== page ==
Up until this years race began I wasn’t all that bothered about racing it again. People had asked me previously if I’d had any intention of going back, part of me wanted to have ago again but a big part of me didn’t want to revisit some of the suffering experienced.
When the race started, that feeling seemed to subside. It was so very strange watching the TCR youtube channel, reading racers from TCR 2016 twitter, speaking about problems or pains as they unfold. One rider in particular Oliver Wolf added Facebook video’s letting folk know of his troubles during the race. A cleat malfunction along with GPS difficulties on consecutive days, already the toils of the TCR looked as if they were getting to Oliver.
He talks about how he’s dropped back from 40th to 100th and that the malfunctions have really set him back. Taking 3 hours rest bite in the closest Ibis to try and recover and continue on.
He say’s ‘I’ve lost so much time‘. The clock is always hounding you during this race and it made me feel so nostalgic hearing him say this. It reminded me of the piece I wrote for Pannier.cc post TCR2015 – The Race Against Time.
It was seeing this that properly reminded me of how absolutely emotionally/physically destroying the race was. Oliver looked as if he was welling up through the entirety of the 1 minute video, scratching his neck in essence to remove the emotion and replace it with a ‘chicken’ scratch. Something I vividly remember doing myself when talking to friends and family on the phone.
I think one of the most heavily used words of the Trans Continental Race. I don’t know about anyone else who has raced the TCR but I almost feel that word has lost meaning in day to day life. ‘Okay’ was close to destruction, broken, hanging in there, etc I’m almost lying when I say I’m okay day to day – I should say I’m fucking fantastic instead.
I know it’s all relative to the situation your in.
Following Oliver through the race, he lands a bit of luck n the next couple of days. At 2AM he stumbles upon a party in what looks like a community hall where he’s welcomed in and fed, He’s also invited for lunch by a french family during another day.
These little ups and downs are totally what make the TCR. The two I most vividly remember personally is bumping into Karl Speed crossing the boarder into France on the first morning of the TCR2015, soaking wet we both found salvation in a small but beautiful patisserie – we shared back grounds, what we did, who was routing for us and why we wanted to do the race. Karl was such a nice guy, he left me feeling ambitious and optimistic after he told me he wasn’t much of a cyclist but loved a good challenge.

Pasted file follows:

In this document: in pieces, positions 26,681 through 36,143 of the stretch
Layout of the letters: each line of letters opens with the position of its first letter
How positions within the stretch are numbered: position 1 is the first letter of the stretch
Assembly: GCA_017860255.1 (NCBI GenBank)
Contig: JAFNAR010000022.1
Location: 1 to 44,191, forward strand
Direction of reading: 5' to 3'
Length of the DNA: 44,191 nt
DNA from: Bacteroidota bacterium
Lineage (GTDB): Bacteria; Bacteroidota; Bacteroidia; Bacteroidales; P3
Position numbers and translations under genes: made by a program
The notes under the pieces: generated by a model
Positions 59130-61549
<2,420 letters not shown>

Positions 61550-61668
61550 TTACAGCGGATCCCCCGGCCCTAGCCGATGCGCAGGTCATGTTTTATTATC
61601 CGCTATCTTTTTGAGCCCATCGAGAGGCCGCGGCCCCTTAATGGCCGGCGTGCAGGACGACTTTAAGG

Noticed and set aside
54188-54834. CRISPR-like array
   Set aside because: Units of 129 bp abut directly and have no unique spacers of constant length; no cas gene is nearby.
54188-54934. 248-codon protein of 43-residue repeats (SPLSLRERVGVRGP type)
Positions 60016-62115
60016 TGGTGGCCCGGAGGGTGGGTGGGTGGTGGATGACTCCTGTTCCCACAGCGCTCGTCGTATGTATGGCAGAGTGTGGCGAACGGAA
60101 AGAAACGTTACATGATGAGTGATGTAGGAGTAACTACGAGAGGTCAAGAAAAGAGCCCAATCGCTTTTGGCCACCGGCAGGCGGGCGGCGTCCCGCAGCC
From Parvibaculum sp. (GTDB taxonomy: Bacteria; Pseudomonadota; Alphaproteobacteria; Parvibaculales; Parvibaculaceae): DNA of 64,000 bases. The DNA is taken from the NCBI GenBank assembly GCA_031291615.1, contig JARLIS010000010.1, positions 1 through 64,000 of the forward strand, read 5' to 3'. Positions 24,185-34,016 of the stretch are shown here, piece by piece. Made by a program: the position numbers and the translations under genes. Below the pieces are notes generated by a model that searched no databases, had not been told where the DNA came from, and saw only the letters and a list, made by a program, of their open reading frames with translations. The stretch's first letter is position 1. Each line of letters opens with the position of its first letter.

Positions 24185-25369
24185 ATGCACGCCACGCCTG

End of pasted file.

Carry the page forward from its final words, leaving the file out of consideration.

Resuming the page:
My next was having a really down point coming into Turin, my body was absolutely destroyed and I was feeling extremely lonely. Eriç Dol passed me and said something like ‘It’s as easy as riding a bike, just push each pedal! Keep going!’ That’s it, nothing more, just enough to give me a little push.
When people ask me was it worth it, in and amongst seeing all the phenomenal scenery, I’d say these interactions, just before a ‘wobble’ or moment of pure desperation/complete destruction are what make the TCR totally worth while.
During this years race, sitting in my cosy safe house having not cycled over 400km let alone 40km all week, I got excited about having a second attempt at the TCR. Unfinished business – I can’t lie. It’s one of my main reasons for wanting to have another go, I didn’t complete the race. DNF – Did Not Finish.
I suggested to my girl friend that I might have a second go in 2018, use 2017 as an opportunity to up my fitness, correct the issues that occurred physically with my body and have another go. As you might imagine she was absolutely against the idea and quite rightly so – I came back a broken man and it took me quite a few months, maybe 6 to completely recover.
‘Please don’t ever let me do anything like this again – you told me on the phone in Italy. Never EVER LET ME DO THIS AGAIN’ She recalls to me.
True. It’s so difficult to put yourself in those shoes let alone back into the shoes I’d already worn. From time to time I can still feel the strain on my fingers due to the nerve damage sustained during the race.
The TCR is such brutal race, the loneliness, the strain on your body, the emotional fatigue. These things you might feel like you’re fully aware of, if you’re planning on taking on a similar race, but unless you’ve experienced it, you really can’t prepare yourself for eventualities that will occur.
Would I do it again? With everything as discussed.
Yes. Much to my girlfriends dismay.
DNF is one of the most disappointing and unfulfilling results you can end with and as a result I’m still left with that burning desire to complete the race. Depending on how I feel in 2017, whether I can shift the added 8KG of weight I piled on after the race and up my fitness will determine if I choose to have a second attempt at the race.